Psst... We're working on the next generation of Chowhound! View >
HOME > Chowhound > Cheese >
Nov 19, 2011 03:22 PM

Storing Cheese for Longer Shelf life ?

Of all the things that we keep in the frig, cheese is thrown out more than anything else.(and yes, if the mold doesn't permeate the whole piece, we trim it off and save/eat the cheese).we buy it and think we're going to use it, and we don't. it's so expensive these days........ Do youall have any wrapping/storage techniques for getting it to have a longer shelf life? do you ever freeze it? TYSM

  1. Click to Upload a photo (10 MB limit)
  1. I'm a big fan of vacuum packing cheese. Key to maintaining it for long periods is to keep air and moisture away from it and refrigeration. Frozen cheese; yuk ....

    It also helps to make certain that the surfaces with which the cheese comes into contact and the hands that cut/grate it are as clean as possible.

    1. I've found that many cheeses hold better if I don't touch them barehanded. Disposable gloves are a handy thing to have around the kitchen.

      If I have cheese that needs to keep for a good while, a helpful trick is to use a covered container with a paper towel in the bottom that's been sprinkled with white vinegar, along with a sugar cube or two. The vinegar inhibits mold, and any that does grow will go for the sugar first.

      2 Replies
      1. re: eclecticsynergy

        well now, THAT is an interesting technique.the cheese doesn't absorb the vinegar flavor? if not, i will try that. thnx much!

        1. re: opinionatedchef

          It's worked for extra sharp Cheddars; these are the only ones I've had a real mold problem with. Hard cheeses seem to be dry enough that mold is less of an immediate problem, and soft cheeses disappear too fast. In fact, most cheese don't last long around here. (I was originally a Wisconsin boy.)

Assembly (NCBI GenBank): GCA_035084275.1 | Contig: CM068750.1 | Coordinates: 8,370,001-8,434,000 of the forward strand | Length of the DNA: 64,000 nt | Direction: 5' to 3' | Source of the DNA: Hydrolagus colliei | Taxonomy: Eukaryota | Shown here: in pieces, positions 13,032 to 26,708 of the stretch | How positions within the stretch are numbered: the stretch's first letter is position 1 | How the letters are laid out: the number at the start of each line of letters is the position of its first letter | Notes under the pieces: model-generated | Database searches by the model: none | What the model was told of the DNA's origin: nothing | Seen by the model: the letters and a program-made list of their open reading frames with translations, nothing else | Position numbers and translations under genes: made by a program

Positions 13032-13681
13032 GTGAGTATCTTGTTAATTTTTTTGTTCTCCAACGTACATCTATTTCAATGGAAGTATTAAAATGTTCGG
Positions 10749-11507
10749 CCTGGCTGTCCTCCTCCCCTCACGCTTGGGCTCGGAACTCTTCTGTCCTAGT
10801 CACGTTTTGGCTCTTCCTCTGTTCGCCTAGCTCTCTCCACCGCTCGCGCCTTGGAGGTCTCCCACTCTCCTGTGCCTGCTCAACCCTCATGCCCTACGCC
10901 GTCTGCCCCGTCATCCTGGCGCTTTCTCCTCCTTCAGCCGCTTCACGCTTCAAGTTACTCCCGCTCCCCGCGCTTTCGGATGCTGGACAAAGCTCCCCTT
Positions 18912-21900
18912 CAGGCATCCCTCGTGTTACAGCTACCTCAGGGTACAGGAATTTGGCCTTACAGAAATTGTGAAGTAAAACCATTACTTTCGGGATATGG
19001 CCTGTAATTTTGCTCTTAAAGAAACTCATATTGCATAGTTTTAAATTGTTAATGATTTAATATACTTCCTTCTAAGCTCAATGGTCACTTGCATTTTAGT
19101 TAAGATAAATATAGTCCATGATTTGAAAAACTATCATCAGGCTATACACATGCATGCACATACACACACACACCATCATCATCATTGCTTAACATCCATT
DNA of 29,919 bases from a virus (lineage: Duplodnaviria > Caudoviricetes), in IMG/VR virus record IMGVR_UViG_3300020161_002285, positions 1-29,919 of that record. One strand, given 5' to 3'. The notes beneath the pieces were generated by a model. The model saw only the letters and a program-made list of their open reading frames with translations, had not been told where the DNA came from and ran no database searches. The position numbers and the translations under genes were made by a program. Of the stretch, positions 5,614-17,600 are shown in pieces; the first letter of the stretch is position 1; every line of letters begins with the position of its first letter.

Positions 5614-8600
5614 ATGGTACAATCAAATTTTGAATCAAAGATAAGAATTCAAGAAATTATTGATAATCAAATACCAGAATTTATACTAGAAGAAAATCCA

I appreciate rworange's very thorough information . Will have to try the oil trick on my Cheddars.

      2. Wel, it depends on the type of the cheese and whether or not you;ve opened it.

        When I get it from the store, I just leave it in the wrapping.

        If I really am not going to use it and it is starting to go south, I will freeze those that can be frozen. You can always use them in a recipe,

        OK, two approches ... is it a dry cheese or a moist soft cheese. For both types ALWAYS check them every few days.

        It is like salad greens. If you get rid of the wilting, rotted leaves, they last longer. If you get rid of mold and dry spots on cheese as soon as they appear, the cheese will last longer.

        Also, for both, keep in the produce drawer which has the most consistant and cheese-friendly environment in the fridge. NEVER keep on the door where temperature fluctuates as it is opened and closed.

        For soft cheese, if you have an unreliable produce bin, keep wrapped cheese in a cardboard box or plastic container with the jar slightly open so it can breathe. For dry cheese find a part of the fridge that has the most consistant and not too cold temperature.

        Keep moldy cheeses like blue separate from others. Have mold, will travel.

        Hard, dry cheese shouldn't be exposed to air or moisture.

        Cheese such as parmiagiano, romano, etc should be wrapped in aluminum foil. Check them and change the foil if mold occurs. The idea is to keep air and moisture out. However, that could keep bacteria and mold in.